All these signs come to pass, but when Saul returns home and his uncle asks him where he’s been, the text says, “But about the matter of the kingdom, of which Samuel had spoken, [Saul] did not tell him anything” (verse 16). Most people would have published their promotion near and far.

Saul’s modesty is probably mixed with a third quality, which we will call healthy fear. When Samuel brings all Israel’s tribes together to crown Saul, verse 21 says, “But when they sought him, he could not be found.” 

Here’s the public coronation of Israel’s king. The lot is taken to confirm God’s choice. But where is Saul? Verse 22 tells us that Saul was hiding “among the baggage”—all the utensils and vessels and supplies brought by the tribes as they have journeyed to Mizpah. Saul is hiding there behind the wagons. When they bring him out before the people, verse 24 says “And all the people shouted, ‘Long live the king!’”

The fourth admirable quality in Saul is humility.  Verse 27 informs us: “Some worthless fellows said, ‘How can this man save us?’ And they despised him.” Notice Saul’s response: “He held his peace.” 

Now is Saul seething on the inside or leaving this in God’s hands? Well, we find out after Saul leads the Israelite army to victory here in chapter 11. Under Saul’s leadership, Israel rescues the city of Jabesh-gilead, which is surrounded by an Ammonite army. Verse 11 tells us Saul’s army “struck down the Ammonites until the heat of the day.” 

And now the Israelites remember those men who had scoffed at Saul’s kingship. They say to Samuel, “Who is it that said, ‘Shall Saul reign over us?’ Bring the men, that we may put them to death” (verse 12).

Samuel doesn’t respond here, but Saul does. He says, “Not a man shall be put to death this day, for today the Lord has worked salvation in Israel” (verse 13). I believe this kind of humility galvanized a divided people into a strong nation.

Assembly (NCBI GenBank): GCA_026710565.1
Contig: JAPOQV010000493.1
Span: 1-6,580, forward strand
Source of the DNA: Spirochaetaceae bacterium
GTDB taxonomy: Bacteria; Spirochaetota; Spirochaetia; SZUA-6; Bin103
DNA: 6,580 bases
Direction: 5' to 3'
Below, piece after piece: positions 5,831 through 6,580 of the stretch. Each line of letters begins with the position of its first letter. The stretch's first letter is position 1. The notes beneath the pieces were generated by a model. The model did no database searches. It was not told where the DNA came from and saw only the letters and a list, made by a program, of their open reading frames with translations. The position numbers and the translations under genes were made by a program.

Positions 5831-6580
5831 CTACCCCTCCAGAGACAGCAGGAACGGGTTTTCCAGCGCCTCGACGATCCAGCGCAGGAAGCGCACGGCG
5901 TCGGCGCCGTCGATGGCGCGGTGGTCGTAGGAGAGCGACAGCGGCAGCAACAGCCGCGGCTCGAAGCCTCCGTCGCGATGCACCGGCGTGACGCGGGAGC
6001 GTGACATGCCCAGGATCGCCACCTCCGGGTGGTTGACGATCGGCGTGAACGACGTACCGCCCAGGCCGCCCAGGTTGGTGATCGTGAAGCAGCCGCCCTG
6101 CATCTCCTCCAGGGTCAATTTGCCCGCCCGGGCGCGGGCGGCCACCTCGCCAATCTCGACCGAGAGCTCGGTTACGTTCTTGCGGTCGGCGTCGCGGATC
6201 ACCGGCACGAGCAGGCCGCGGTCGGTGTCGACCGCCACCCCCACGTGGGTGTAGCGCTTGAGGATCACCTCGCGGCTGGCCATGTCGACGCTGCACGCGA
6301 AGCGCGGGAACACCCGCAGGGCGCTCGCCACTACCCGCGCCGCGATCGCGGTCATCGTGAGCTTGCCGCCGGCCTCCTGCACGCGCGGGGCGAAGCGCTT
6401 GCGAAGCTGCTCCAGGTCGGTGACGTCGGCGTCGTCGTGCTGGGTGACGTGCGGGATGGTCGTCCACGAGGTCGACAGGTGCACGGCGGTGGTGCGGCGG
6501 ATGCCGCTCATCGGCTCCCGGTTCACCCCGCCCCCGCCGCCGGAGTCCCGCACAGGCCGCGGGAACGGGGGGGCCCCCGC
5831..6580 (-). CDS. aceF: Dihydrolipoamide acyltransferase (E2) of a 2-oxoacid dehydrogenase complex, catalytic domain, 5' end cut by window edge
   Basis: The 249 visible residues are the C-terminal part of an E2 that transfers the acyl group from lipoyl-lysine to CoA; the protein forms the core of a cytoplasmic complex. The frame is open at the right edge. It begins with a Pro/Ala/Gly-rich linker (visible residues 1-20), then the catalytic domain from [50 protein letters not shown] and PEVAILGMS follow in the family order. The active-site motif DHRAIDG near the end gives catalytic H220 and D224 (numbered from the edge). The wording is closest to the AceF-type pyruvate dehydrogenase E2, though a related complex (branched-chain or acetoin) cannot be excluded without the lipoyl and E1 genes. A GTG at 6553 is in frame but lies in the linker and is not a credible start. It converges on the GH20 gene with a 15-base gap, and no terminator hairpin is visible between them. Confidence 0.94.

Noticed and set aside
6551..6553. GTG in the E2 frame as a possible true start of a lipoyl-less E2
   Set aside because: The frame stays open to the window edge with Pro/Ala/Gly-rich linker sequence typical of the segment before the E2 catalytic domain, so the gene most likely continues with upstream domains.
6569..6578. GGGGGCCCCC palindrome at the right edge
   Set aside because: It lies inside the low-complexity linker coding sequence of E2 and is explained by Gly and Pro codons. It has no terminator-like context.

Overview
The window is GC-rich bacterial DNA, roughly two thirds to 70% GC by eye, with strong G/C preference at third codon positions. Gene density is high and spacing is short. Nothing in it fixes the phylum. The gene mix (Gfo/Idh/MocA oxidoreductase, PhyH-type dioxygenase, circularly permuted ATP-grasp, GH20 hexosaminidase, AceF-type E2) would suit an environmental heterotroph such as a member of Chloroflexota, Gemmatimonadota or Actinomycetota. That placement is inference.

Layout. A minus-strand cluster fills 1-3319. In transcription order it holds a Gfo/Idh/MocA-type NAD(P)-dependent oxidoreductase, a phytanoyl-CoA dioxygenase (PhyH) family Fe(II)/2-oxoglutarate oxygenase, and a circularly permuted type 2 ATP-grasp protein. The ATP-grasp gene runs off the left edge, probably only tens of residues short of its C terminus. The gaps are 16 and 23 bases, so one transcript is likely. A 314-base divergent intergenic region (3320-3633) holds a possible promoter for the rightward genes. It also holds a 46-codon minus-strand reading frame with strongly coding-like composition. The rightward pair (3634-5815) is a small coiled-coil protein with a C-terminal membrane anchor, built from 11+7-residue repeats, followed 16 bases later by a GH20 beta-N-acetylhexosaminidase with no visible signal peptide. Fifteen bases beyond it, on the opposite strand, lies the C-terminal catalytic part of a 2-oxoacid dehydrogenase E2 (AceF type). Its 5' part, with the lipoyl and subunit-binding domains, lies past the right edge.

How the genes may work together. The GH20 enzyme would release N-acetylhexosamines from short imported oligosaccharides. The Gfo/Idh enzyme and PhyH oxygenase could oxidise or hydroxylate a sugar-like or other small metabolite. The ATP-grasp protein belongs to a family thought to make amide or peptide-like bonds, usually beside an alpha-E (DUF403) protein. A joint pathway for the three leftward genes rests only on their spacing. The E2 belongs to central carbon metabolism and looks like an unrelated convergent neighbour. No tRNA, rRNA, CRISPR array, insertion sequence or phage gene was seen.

In chapter 12, the focus shifts back to Samuel in what is essentially his farewell address to the nation of Israel. First, Samuel reassures the nation in verses 1-6 that he has led them without taking bribes or pursuing the perks of power and greed. He is effectively saying, “My hands are clean.”

Second, in verses 7-11 Samuel reminds the people of God’s faithfulness by recounting events from Israel’s history. Samuel wants God to receive all the glory. 

Third, in verses 12-13, Samuel rebukes the people for wanting a human king rather than following God as their king. So, even to his last sermon, Samuel is telling the truth, the whole truth, and nothing but the truth. 

Fourth, Samuel restates the primary responsibility of Israel. Even though they have a king, they are still accountable to God. He says: 

“If both you and the king who reigns over you will follow the Lord your God, it will be well. But if you will not obey the voice of the Lord . . . then the hand of the Lord will be against you and your king.” (verses 14-15)

Samuel’s passion and concern for Israel is beautifully expressed in verse 23: “Far be it from me that I should sin against the Lord by ceasing to pray for you.” What a great man Samuel was. He wasn’t perfect, but he was passionate in his priorities before God and these people. 

We have covered a lot of territory in these chapters. Let me wrap it up by giving three quick principles of application. First, from Saul: A good beginning doesn’t guarantee a good ending, as we will see. From the nation: Seeking the wrong thing may hinder us from receiving the best thing. And then from Samuel: Praying for others isn’t an option; it’s an opportunity to make a difference for eternity.